Ducks In Minnesota (17 Species With Pictures)

Waterfowl enjoy the abundance of lakes in Minnesota, which has 10,000 of them. The enormous duck population attracts birdwatchers and hunters alike to Minnesota. Puddle ducks and diving ducks may be found in all of Minnesota’s waters, and the state is home to a significant number of both species. We’re going to take a look at some of Minnesota’s ducks and learn a little about each of them in this article.


Mallards, Pintails, Canvasbacks, Teals, and Wood Ducks are among the well-known ducks found in Minnesota, but there are a slew of lesser-known types such as Black Ducks and Buffleheads.

Take a look at the 17 ducks from Minnesota!


Scientific nameAnas platyrhynchos

Length: 24 inches

Weight: 2.5-3lbs

Wingspan: 2.7-3.2ft

Mallards are perhaps the most well-known duck species. When people think of wild ducks, the characteristic green heads of the males are most likely what they imagine. Ducks may be seen in lakes, ponds, while wetlands, as well as in urban, suburban, and rural regions around the state of Minnesota.


Scientific name:Anas carolinensis

Length: 12.2-15.3 inches

Weight: 4.9-17.6oz

Wingspan: 20.5-23.2 inches

Green-winged teal, the tiniest dabbling duck in North America, may be seen all year in Minnesota, preferring marshy and changeable marshes with trees nearby. They prefer to live in dense woodlands and breed there.


Scientific nameAnas discors

Length: 15 inches

Weight: 1 pound

Wingspan: 23 inches

Because they are particularly susceptible to cold weather, blue-winged teals migrate south earlier than most species. They favor open grassland to woods and small lakes and back bays. They’ll start to head south around the end of September, with some individuals venturing as far as Colombia.


Scientific nameAnas cyanoptera

Length: 16 inches

Weight: 14oz

Wingspan: 22 inches

The drakes (males) in these bids are named for the color cinnamon, which is what it seems to be. These are somewhat uncommon in Minnesota birds that are from the west. In the state’s southwestern corner, you’ll find them.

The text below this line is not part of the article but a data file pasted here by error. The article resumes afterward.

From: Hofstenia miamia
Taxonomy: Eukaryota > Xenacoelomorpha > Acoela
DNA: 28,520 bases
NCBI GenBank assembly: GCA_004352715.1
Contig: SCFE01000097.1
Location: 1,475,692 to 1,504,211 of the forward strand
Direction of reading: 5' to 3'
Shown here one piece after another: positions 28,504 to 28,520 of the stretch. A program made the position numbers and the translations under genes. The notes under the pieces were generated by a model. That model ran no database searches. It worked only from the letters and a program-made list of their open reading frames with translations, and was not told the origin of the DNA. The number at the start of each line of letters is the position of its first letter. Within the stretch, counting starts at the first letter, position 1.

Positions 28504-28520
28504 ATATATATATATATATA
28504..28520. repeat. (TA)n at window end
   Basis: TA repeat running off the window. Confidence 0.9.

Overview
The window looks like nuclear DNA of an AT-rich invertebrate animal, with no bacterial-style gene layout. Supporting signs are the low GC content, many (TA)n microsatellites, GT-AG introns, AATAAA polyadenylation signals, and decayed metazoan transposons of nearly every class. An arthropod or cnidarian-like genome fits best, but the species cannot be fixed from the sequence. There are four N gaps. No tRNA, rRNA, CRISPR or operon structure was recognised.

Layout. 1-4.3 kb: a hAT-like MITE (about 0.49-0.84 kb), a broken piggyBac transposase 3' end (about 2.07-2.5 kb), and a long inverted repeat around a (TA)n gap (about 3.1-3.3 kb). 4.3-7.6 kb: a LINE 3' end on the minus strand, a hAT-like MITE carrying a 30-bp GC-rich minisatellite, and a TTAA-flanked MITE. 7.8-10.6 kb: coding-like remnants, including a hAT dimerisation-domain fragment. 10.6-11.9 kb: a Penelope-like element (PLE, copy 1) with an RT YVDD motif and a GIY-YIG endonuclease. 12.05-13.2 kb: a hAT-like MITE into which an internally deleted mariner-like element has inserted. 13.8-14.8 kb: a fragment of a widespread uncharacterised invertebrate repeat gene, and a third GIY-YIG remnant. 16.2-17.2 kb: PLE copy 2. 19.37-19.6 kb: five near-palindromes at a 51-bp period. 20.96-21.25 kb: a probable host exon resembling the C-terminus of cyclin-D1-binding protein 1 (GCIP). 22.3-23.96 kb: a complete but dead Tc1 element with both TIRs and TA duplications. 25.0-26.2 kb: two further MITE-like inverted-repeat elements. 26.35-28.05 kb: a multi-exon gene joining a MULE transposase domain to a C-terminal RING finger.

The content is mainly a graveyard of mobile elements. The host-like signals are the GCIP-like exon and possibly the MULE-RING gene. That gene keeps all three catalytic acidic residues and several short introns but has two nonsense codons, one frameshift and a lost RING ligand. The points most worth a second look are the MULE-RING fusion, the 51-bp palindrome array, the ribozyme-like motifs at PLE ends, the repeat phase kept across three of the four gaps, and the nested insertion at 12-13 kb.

Scientific nameAnas acuta

Length: 23-30 inches

Weight: up to 3 pounds

Wingspan: 31-37 inches

One of the biggest ducks in North America is the pintail. While they can find open water, pintails are migratory and may overwinter in Minnesota. They’re mostly found in open wetlands in western Minnesota, especially in the state’s western regions.


Scientific nameMareca strepera

Length: 18-22 inches

Weight: 30-35oz

Wingspan: 31-35 inches

In North America, the gadwall is one of the most frequent dabbling ducks. They are mostly found in the northwest and west-central parts of Minnesota. The southern part of the state will also be home to certain populations during the winter. They dwell in marshes with deep vegetation, both above and below the surface.


Scientific nameMareca americana

Length: 17-23 inches

Weight: 1-3lbs

Wingspan: 30-36 inches

While small numbers of these widespread birds may occasionally breed in Minnesota, they are typically only seen in the state during their rest stop. They may be found in shallow wetlands throughout the early summer/early autumn.


Scientific nameSpatula clypeata

Length: 19 inches

Weight: 1.3 pounds

Wingspan: 30 inches

The Shoveler may be seen year-round in Minnesota, especially in the southern areas, because of its large, shovel-like beak. During breeding season, they favor tiny wetland basins.


Scientific nameAix sponsa